Ana behibek (to female)

(änä hĕ bēk)


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How To Say I Love You In Arabic (to her) With Free Audio Pronunciation Guide


 

Ana behibak (to male)

(änä hĕ bĕk)


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How To Say I Love You In Arabic (to him) With Free Audio Pronunciation Guide


Spoken in Middle East, Arabia, North Africa, etc.

 

 

Arabic wedding traditions and cultural thoughts on love are intereresting to say the least. Though Islamic notions of chastity, virtue and any hints of lust or sexual impropriety rule the day—as is pretty mandated in the Quran and Islamic law—many parallels exist between arabic wedding customs and scripture within the Bible; for example, when Rebekah became Isaac’s wife (Gen 51-66).

Though there are different nuances between Arabic wedding traditions of different groups or countries, some things are pretty much universal. Prearranged marriages, where the right to marry a bride is contingent upon negotiations and/or acceptance between senior males (usually fathers) of families of both the bride and groom is pretty much a given.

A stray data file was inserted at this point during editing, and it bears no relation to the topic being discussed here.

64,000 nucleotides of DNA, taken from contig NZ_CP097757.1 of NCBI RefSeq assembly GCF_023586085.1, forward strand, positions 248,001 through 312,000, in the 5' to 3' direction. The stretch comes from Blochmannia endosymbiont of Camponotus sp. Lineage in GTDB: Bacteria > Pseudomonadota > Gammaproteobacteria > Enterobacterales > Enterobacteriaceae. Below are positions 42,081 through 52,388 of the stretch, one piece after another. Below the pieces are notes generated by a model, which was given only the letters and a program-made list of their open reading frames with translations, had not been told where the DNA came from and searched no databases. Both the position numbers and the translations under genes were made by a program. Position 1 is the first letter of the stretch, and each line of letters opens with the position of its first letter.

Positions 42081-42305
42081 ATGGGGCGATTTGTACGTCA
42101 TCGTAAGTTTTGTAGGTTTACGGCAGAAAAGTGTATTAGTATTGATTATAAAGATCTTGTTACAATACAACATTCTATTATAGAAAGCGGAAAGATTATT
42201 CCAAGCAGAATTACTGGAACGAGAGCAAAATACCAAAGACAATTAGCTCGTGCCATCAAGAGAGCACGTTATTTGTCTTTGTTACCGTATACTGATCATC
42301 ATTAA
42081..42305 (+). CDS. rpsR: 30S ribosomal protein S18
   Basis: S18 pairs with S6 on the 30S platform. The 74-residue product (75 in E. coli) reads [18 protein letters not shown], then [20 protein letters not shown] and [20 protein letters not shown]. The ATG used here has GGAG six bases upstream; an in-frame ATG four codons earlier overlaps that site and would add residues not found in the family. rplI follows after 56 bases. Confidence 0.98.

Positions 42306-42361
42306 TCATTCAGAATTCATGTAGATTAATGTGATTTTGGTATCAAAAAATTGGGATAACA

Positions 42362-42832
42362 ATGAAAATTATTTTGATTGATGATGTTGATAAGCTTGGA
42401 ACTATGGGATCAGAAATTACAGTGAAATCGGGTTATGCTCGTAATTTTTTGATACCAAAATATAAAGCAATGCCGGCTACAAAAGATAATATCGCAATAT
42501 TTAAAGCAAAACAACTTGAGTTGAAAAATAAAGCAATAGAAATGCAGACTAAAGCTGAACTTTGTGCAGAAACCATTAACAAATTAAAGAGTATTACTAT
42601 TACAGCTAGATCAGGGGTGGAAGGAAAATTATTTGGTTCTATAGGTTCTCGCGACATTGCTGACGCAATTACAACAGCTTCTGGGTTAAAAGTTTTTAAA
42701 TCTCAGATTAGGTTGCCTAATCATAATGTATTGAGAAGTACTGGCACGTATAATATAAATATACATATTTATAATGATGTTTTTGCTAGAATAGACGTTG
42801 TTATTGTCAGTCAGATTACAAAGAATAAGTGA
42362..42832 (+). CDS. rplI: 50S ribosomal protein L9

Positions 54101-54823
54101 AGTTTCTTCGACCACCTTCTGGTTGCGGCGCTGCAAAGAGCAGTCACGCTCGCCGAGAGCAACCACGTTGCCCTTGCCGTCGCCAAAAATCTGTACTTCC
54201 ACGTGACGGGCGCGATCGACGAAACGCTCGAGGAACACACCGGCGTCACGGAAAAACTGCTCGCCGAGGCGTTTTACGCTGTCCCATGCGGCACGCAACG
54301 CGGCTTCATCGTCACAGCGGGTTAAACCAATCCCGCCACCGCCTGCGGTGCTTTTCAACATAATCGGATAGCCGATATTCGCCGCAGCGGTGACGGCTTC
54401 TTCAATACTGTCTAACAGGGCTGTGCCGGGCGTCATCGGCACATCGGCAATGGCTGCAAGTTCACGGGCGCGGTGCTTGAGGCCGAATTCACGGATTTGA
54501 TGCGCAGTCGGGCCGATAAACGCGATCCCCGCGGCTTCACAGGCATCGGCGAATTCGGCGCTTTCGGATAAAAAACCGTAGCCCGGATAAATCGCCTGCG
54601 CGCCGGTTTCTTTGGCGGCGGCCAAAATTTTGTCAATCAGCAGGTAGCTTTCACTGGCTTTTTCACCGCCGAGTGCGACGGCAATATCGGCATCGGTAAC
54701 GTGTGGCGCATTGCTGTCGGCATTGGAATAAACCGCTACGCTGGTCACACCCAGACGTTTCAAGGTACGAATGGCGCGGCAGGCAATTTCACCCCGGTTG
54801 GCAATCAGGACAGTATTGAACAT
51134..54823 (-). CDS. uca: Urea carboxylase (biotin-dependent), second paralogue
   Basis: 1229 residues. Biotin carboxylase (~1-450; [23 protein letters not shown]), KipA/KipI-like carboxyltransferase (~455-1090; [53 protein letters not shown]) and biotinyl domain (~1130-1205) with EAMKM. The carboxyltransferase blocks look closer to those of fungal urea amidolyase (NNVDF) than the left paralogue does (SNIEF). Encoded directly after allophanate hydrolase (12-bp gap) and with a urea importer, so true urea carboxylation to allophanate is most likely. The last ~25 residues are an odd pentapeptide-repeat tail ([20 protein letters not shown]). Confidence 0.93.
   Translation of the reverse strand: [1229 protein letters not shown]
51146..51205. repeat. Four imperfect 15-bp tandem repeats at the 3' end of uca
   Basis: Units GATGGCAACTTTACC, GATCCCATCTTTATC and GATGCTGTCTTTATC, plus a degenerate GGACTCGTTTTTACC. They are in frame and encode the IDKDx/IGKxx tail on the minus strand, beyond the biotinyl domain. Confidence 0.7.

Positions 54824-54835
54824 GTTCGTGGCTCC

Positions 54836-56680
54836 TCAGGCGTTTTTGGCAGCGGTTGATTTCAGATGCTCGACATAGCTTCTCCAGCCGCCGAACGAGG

A dowry of some form or fashion is usually expected and paid to the family of the bride, part of which in some cases is given to the bride. The actual communications about the festivities, which may last as long as a week, are handled by agents of the groom. On the day (usually evening) of the wedding, the bride is prepared by her bridesmaids, getting a special bath, and dressed in an exquisite embroidered dress, fully accessorized by bracelets, earrings, and other jewelry. The groom, who has been “exiled” from his residence, also gets special treatment from his groomsmen. The wedding procession of the bride can be complete with candles and torches, female shreiking, and other merriment as she makes her way towards the home of her future husband. Later in the evening, the groom makes his way toward his home, as even more spectators and fanfare set the scene. The ceremonies also include music, dance, food and recitation of poetry, and ultimately culminate with the bride and groom, with perhaps two witnesses going into a private room and literally or symbolicly consummating their marriage, and afterwards bringing out the bloody sheet (or handkerchief) to the approval and delight of the crowd.

As stated before, different Arab cultures and subcultures may have nuanced Arabic wedding traditions, and some may be more Westernized than others, but some Arabs (like the Rebellious Arab Girl of rebelliousarabgirl.net) would probably say that love, within the traditional sense, actually has to be learned by the bride and groom after the marriage because traditional dating and courting continues to be taboo in the Arab world.